A Neo-Organic Emergence Amongst Australian Regenerative Agriculturalists
The transformational movement of regenerative agriculturalists involved a radical change in Western producers’ world-views, values, ethics, behaviour and land-use practices. This entailed a major metaphor-mind shift from the ‘mechanical’ to the ‘Neo-Organic’: one combining elements of previous ‘organic’ metaphor thinking with new ecological and holistic knowledge. Integral to this shift was transdisciplinary inquiry and holistic, collective thinking which recognised and combined multiple knowledge cultures.
Reconciling the Organic and Neo-Organic implies a Reconciliation with Traditional Owners and with their Countries
Both regenerative agriculturalists and Australia’s indigenous people are collective thinkers. For indigenous people this includes a deep and rigorously-tested natural science. Such thinking is encapsulated in their idea of Country, described as a ‘nourishing terrain’ which gives and receives life; is a timeless entity; and which must be carefully managed for perpetuity.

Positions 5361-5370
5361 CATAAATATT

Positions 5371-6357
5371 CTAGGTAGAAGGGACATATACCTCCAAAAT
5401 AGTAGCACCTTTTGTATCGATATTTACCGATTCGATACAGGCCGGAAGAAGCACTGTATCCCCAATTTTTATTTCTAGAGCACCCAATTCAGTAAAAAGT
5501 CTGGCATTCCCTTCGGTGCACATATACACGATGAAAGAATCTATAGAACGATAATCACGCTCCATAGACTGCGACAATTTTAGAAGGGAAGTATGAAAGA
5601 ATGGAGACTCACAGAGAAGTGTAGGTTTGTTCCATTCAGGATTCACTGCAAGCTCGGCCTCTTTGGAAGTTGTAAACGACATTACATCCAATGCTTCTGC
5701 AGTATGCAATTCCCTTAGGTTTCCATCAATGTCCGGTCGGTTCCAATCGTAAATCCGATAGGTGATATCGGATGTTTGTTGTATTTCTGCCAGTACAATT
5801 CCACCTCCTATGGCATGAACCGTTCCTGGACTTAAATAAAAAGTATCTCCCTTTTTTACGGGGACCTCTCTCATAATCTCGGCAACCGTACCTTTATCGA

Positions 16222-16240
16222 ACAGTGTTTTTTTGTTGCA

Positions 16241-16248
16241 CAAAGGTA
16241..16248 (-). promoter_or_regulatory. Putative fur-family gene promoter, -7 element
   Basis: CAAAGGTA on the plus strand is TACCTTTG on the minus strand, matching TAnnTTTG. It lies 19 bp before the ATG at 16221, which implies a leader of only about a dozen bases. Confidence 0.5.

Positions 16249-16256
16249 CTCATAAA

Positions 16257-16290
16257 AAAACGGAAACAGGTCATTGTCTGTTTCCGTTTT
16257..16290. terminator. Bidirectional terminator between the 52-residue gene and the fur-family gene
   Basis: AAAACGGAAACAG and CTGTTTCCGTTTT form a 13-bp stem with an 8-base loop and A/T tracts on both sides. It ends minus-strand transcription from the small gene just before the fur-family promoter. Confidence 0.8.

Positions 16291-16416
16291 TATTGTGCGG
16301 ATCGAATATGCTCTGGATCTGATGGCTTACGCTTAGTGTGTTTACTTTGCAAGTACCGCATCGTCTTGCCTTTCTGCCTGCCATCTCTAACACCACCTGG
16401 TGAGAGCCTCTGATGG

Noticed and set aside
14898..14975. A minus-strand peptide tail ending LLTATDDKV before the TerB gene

The still-evolving space of Neo-Organic, collective thinking in agriculture shares a similar deep practical, emotional, ethical, and spiritual motivation for nurturing land as that which distinguishes the indigenous long-term view of Country. Here lies a pathway to healing and regenerating:
1. A reconciliation with, collaboration and learning with, and partnership with indigenous peoples previously dispossessed of their particular Countries.
2. The preserving, reconstruction, nurturing and valuing of indigenous and cross-cultural ecological knowledge.